HOdB: Since the beginning of my professional art career, about 14-years-ago, I’ve always expanded my use of media and formats. Aside from my visual art work that finds its exposure in the world of museums, galleries and events such as biennales, I’m working on a script for a feature film and I continue to write short stories. A well-known theatre in Germany invited me to write and direct a play for which I’ll do the whole visual side as well (stage design, costumes, light, etc.). So there are quite some new as well as slightly differently oriented experiences coming up for me.
EIM: Do you embrace the changes in photography and visual culture brought about by social media and technological influences?
HOdB: In my video work, for example, I started to film in 4K, which currently is the highest quality for High Definition video. The image quality we can make use of today is not comparable to what it was a couple of years ago. Yes, I welcome new technology. I also made a film for which I filmed my actors in green key studios, and for which I created photorealistic scenery on computer. The characters in my film Sea of Tranquillity (2010) wander around in fictional spaces, all computer-rendered, but visually very credible. For some sculptures, I have also used 3D printers for shapes that were not possible for me to sculpt. So, indeed, I do embrace new technology, although I must say that the hand-crafted objects and constructions are my favorites.
EIM: What do you consider to be your greatest masterpiece? Do you have any plans for future masterpieces?
HOdB: No, I would never be that arrogant to label one of my works a great masterpiece, but I did produce works I’m still really proud of. Some of the best video and film works I produced, are Staging Silence (2) and Sea of Tranquillity, the best sculptural installations Location (1) up to Location (8), the best short story I’ve written so far is Spa, the best music I composed is the title song Sea of Tranquillity, the best photo series I made probably is the Roomseries. It is very hard to choose something like ‘a best work’ one made so far . . . maybe the sculptural Location (5) is one of the strongest. It is a life-sized installation in monochrome paint, which is entered through a stairwell leading to a restaurant that spans a motorway. Walking past the counter and the kitchen the spectator takes a seat at one of the tables. A night-time scene of a motorway stretching into the distance, lit by orange road lighting can be seen through the huge windows. The construction of the illusion is achieved by raising the road surface by a 9-degree angle and by distorting the perspective as it moves towards the horizon; the lighting masts decrease from four meters to only 40 centimeters, thereby creating an illusion of a view that goes on forever.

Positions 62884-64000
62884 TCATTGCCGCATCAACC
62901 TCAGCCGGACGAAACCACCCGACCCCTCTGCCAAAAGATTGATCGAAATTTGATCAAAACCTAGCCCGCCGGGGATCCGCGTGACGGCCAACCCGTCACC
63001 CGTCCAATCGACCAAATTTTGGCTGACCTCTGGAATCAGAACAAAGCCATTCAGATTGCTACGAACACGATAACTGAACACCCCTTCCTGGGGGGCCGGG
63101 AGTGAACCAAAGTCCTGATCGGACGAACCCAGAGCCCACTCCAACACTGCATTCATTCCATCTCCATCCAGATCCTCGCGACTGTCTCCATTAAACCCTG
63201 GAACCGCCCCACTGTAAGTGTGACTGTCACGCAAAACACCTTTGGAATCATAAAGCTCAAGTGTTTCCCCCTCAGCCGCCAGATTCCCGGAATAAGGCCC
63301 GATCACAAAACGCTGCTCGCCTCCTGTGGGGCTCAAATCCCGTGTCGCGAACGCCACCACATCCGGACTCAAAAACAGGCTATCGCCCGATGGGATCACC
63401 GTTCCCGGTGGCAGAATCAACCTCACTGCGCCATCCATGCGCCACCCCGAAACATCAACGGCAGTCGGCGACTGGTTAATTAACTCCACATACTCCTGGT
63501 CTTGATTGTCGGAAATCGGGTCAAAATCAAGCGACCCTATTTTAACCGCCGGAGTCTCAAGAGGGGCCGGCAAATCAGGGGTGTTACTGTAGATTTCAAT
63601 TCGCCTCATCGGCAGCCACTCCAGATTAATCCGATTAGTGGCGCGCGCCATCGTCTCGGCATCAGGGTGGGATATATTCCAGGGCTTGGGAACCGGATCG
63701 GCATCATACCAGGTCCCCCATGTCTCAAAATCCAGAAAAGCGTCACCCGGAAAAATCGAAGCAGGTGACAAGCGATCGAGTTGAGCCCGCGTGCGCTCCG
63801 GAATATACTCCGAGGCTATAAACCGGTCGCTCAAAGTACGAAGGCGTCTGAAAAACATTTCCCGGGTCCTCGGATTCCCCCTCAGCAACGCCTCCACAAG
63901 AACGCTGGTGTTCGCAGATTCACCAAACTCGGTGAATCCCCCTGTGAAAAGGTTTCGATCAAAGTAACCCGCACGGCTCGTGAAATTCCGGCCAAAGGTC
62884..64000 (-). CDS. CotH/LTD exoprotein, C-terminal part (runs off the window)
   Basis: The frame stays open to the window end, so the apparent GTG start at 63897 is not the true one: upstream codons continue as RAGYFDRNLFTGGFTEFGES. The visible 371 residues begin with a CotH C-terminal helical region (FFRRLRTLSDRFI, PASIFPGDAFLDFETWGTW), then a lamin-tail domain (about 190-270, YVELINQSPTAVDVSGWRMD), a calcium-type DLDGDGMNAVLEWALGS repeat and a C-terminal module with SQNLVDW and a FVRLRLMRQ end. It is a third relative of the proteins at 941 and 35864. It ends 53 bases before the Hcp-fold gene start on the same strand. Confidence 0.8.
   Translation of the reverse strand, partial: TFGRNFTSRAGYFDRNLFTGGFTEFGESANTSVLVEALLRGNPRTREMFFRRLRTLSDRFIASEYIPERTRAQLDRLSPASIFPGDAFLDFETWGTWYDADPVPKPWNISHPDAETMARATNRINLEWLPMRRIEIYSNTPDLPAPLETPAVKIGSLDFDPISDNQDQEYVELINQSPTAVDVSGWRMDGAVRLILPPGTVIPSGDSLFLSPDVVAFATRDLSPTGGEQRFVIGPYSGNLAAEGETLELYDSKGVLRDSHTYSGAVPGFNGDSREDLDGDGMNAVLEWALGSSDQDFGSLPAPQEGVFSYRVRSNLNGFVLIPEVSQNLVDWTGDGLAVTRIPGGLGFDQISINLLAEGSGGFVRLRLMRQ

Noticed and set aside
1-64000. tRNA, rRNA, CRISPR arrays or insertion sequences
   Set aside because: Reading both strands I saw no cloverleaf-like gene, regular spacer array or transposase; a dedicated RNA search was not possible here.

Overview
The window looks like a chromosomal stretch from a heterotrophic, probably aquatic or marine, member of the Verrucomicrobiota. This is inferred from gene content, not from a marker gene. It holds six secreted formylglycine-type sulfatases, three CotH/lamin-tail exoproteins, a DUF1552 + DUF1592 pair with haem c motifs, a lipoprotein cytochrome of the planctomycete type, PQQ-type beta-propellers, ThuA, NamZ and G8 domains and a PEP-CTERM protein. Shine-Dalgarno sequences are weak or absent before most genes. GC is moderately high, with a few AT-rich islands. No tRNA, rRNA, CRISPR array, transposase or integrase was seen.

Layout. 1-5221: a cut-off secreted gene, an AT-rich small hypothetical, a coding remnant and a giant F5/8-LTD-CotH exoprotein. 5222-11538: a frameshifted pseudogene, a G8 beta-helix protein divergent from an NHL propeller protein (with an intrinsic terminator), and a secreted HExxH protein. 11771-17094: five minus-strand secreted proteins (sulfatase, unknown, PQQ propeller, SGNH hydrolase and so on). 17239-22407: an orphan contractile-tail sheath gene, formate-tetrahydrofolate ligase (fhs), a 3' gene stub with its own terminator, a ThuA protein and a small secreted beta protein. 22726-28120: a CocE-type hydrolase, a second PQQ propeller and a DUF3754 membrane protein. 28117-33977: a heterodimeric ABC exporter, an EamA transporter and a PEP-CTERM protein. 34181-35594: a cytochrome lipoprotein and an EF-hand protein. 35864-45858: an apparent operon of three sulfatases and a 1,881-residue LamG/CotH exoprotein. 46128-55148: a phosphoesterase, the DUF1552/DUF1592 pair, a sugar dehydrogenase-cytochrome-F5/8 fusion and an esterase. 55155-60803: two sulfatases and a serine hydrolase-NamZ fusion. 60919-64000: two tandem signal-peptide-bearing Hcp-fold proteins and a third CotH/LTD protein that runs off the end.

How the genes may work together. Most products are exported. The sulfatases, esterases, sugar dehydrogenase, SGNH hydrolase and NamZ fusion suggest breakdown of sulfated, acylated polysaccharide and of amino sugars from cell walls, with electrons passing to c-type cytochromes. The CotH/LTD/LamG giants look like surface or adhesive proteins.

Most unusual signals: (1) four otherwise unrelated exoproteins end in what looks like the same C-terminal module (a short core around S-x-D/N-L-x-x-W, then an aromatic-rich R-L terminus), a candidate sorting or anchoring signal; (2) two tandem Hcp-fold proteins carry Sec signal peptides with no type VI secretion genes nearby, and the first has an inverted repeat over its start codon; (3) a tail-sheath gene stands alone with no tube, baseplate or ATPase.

EIM: What would be the title of a future book authored by Hans Op de Beeck?
HOdB: So far, I have published four monographic books: Extensions; On Vanishing; The Wilderness Inside; Sea of Tranquillity. I have no idea yet what could be the next. It might be a book with all my black-and-white watercolor paintings since they haven’t been put together in a publication yet. Since all those works have a nocturnal mood, the title might have something to do with that.